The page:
Why do people want to have their foreheads lifted? We know that folks want to appear smart, and by lifting the brows one can achieve a “highbrow” look! ☺
All kidding aside, eyebrows convey emotions. Just look at these images.
They also send signals about the physical state of the person. Low eyebrows can make a person appear fatigued, even sleepy. If your goal is to convey an energetic persona to your date or a potential employer, change may be in order.
People have been enhancing and changing their eyebrows since antiquity. Plucking, applying makeup, dying, and as of late, “Botox’ing” are all nonsurgical techniques used to alter eyebrow appearance. Botoxing? Botox injected into the crow’s feet area will weaken those muscles, allowing the forehead muscles to lift the outer corner of the eyebrow and thus giving a limited but nonsurgical brow lift.
The forehead lift, also known as a brow lift, was first described ~100 years ago but began to grow in popularity ~50 years ago. It was originally done with what we call a coronal incision across the top of the head, from ear to ear. The forehead skin was then lifted down to the level of the eyebrows, muscles released between the eyebrows to reduce frowning, and the forehead skin then pulled upward and the excess trimmed away. The result from a coronal lift was a long scar across the top of the head, elevation of the hairline, frequent numbness of the scalp behind the incision, as well as the potential for thinning of the hair. It did, however, do a very nice job of lifting the eyebrows!! If overdone, however, it could produce some very unnatural looks.
Sometimes the same operation is done via an incision located at the front edge of the hairline – a hairline lift. This avoids elevation of the hairline and the scar is usually minimally detectable, particularly when the hair is styled downward. The coronal lift and hairline lift are both known as open techniques because the forehead is “opened up.”
Enter the endoscopic brow lift about 20 years ago! The same forehead lifting was accomplished via several small incisions placed just within the hair along the forehead hairline. A surgical endoscope – same as a laparoscope or arthroscope – was inserted, allowing the surgeon to release the frown muscles between the eyebrows. The forehead skin was then lifted and held in place with internal sutures or absorbable tacks. The result was virtually no visible scars, no hairline elevation, less if any scalp numbness, and virtually no thinning of the hair. No wonder it’s become the predominant method of brow lifting! The endoscopic lift is termed a closed technique because of the minimal incisions.
Endoscopes are expensive and require a fair amount of time for set up prior to surgery. Can you do the same thing via an upper eyelid incision? You can certainly release the muscles between the eyebrows. The trick is to lift the eyebrows and hold them in the proper position. One can do that to a degree by combining the upper eyelid lift incision with a short forehead incision at the hairline without using an endoscope. This technique is termed a transblepharoplasty brow lift.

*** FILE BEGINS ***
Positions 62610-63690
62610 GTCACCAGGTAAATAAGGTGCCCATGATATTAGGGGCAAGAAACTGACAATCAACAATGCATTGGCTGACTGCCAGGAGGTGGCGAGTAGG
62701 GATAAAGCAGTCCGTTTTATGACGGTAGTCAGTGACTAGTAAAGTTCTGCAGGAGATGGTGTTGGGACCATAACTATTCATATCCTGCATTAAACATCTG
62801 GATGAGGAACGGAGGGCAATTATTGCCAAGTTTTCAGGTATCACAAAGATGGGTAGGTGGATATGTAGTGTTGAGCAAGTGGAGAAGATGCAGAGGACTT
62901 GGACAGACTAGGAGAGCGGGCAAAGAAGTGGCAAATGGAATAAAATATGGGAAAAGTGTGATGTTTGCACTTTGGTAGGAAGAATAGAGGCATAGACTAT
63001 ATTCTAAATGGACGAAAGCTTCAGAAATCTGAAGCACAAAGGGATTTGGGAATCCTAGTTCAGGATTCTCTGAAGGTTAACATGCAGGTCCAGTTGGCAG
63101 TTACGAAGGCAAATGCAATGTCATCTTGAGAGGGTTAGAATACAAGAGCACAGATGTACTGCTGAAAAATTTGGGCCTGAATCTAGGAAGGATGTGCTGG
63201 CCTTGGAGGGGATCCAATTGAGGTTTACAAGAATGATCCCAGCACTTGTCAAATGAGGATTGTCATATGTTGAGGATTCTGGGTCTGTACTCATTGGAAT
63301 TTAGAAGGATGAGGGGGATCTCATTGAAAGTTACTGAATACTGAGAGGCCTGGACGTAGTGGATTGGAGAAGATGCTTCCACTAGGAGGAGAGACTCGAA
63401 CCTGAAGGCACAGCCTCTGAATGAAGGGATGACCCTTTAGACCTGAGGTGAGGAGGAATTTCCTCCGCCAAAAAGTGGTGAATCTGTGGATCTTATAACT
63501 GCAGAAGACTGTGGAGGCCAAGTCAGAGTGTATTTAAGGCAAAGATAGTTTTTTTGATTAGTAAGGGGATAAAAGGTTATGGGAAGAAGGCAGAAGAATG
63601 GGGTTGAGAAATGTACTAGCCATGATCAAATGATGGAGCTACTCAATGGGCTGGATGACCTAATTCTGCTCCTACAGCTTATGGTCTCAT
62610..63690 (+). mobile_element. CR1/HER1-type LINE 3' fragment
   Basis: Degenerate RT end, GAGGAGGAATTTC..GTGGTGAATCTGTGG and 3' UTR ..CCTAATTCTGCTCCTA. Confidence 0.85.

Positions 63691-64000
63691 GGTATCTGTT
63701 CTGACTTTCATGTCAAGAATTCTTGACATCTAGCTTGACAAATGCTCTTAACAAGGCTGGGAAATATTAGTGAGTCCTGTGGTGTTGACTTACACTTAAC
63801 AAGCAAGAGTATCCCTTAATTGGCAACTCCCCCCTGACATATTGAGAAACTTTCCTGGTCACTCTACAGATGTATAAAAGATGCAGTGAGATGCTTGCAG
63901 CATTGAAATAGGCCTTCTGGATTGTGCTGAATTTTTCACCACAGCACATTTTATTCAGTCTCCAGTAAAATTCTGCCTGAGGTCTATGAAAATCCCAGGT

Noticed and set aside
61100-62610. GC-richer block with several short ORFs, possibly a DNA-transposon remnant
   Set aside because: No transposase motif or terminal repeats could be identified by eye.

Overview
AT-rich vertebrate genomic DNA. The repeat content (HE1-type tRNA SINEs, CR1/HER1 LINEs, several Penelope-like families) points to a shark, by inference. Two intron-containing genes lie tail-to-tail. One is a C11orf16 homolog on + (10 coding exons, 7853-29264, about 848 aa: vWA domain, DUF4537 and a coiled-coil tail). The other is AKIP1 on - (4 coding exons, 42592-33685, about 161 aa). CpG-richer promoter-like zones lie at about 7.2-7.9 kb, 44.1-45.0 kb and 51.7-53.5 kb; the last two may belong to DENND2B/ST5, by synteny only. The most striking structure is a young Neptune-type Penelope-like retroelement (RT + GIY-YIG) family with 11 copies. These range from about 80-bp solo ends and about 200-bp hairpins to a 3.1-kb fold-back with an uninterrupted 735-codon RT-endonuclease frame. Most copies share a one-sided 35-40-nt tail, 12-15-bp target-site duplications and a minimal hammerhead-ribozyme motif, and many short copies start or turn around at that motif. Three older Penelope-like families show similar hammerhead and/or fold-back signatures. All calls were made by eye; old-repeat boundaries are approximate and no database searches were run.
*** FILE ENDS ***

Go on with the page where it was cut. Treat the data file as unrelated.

So how is a patient to choose between these three surgical techniques? Bottom line: There is not one technique that is perfect for everyone.
• In my opinion, the open technique is the gold standard when it comes to brow lifting, giving the most powerful and complete treatment of the forehead area. I believe that an older patient with lots of drooping forehead skin does best with this approach. Men also tend to do best with the open approach because of their heavy forehead tissues that frequently overwhelm the weaker lift provided by an endoscopic technique. The reality, however, is that most men are not particularly concerned with their drooping eyebrows and are usually happy with an upper eyelid lift alone. In addition, men fear the feminizing effect that an overzealous lifting of their eyebrows can give.
• Women tend to do well with an endoscopic approach. Many of these women prefer that the weakening of the muscles between the eyebrows be done with Botox as opposed to a release of the muscles in surgery. By so doing they avoid an over release of those muscles can lead to a spreading apart of the eyebrows as well as over elevation of the inner portion of the eyebrow, producing a “sad” look. The downsides to the endoscopic technique are the complexity of the equipment and the fact that it does not give as powerful lift as the open technique in my hands. When combined with an upper eyelid lift, though, the results are excellent.
• Speaking of upper eyelid lifts; I almost always do an upper eyelid lift at the same time as a brow lift. It’s a rare patient who has drooping of the eyebrows without excess eyelid skin. If you really listen and observe patients when they talk about what they want with a forehead lift, they will tell you that they want a crisper look to the upper eyelid fold and to the corner of the eye where excess skin and eyebrow tissue are hanging down. To get that look, you need to not only do a modest lift of the eyebrow, but also trim away excess upper eyelid skin. To try to do this by lifting the eyebrow only often requires that the eyebrow be over elevated, something that patients despise and which has given forehead lifts a bad name! Better to do an eyelid lift at the same time!!
• Finally, the brow lift via the upper eyelid incision has not proven to be as long lasting as the open or closed brow lift techniques.
Your thoughts? Please feel free to comment.
George Sanders, M.D.